British Airways wants regulators to cut the charges levied by airport firm BAA, saying that they hamper the efficiency and development of the industry.
Recent terror problems increased the pressure on BAA's operations
The demand is the latest shot in a battle between airlines and BAA.
Earlier this year, British Airways and no-frills rival Ryanair called for BAA, which runs seven UK airports including Heathrow and Gatwick, to be broken up.
BAA has rejected the calls saying that it would hamper, rather than boost, competition in the UK airline industry.
Recently BAA has been criticised for its handling of the recent terror alerts that left thousands of passengers stranded across the UK.
It also has come under fire over its development of the new fifth terminal at Heathrow, and plans to expand Stansted.
Speaking at an industry conference on Monday, British Airways' economic regulation manager, Andrew Cunningham said that there was a need to overhaul how the UK ran its airports and charged airlines for using them.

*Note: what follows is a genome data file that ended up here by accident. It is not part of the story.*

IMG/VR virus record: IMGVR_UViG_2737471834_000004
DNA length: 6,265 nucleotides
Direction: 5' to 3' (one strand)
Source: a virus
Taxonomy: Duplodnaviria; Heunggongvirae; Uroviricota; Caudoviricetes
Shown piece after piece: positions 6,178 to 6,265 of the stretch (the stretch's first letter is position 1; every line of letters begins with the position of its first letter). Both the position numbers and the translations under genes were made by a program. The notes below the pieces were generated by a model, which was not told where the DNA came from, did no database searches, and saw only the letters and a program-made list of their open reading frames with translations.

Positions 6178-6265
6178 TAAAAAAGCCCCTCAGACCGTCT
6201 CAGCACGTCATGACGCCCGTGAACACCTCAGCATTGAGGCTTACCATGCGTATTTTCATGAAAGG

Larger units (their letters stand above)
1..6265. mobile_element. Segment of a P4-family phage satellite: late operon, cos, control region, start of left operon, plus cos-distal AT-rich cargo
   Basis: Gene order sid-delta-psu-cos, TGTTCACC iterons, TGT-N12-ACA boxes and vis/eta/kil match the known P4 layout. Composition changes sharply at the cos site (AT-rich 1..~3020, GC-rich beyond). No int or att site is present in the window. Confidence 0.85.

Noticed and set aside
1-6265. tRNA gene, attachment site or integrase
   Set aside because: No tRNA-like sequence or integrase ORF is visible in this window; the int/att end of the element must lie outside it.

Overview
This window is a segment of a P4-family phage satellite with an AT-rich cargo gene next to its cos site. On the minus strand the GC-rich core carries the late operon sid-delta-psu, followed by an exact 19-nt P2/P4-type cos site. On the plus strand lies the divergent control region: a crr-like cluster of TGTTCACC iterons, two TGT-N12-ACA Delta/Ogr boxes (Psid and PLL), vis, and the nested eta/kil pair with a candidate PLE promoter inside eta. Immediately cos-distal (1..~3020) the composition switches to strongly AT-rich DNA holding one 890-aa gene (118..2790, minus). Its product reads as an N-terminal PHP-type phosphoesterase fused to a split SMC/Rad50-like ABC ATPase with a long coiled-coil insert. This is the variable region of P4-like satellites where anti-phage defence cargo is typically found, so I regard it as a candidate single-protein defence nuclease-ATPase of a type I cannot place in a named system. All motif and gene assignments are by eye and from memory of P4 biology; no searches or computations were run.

"We operate in a highly competitive environment and our customers want good value for money," Mr Cunningham explained.
"We cannot make inefficient investments that drive up our ticket prices to uncompetitive levels.
"Monopoly airport operators are not under similar pressure."
Mr Cunningham added that BAA is currently allowed to make a 7.75% return on its assets, a level that he feels is set too high.
"It does not encourage airports to invest efficiently in new infrastructure or build the facilities that airlines want," he said, adding that the new charge level should be set at 5.6% when the current agreement expires in March 2008.
As well as greater transparency in BAA's investment plans, airlines should also have seats on the boards overseeing development projects, Mr Cunningham said.
And instead of splitting costs across the whole of BAA, airlines should only be asked to pay for the infrastructure that is specifically built at airports.
"This would ensure that there is a credible business case for investment at each airport and that new facilities that airlines need are built in a cost effective way," Mr Cunningham said.
BA also wants the Civil Aviation Authority to carry out an annual review of infrastructure spending.
Air travel has boomed in recent years, and critics complain that spending on infrastructure has lagged, leaving the UK unable to cope with increasing passenger demand.
BAA is set to expand, with the completion of a new terminal at Heathrow scheduled for 2008, as well as a new runway at Stanstead by 2013.
BAA - which also has business interests in the US, Italy and Hungary - was bought by Spanish firm Ferrovial earlier this year in a deal worth more than £10bn.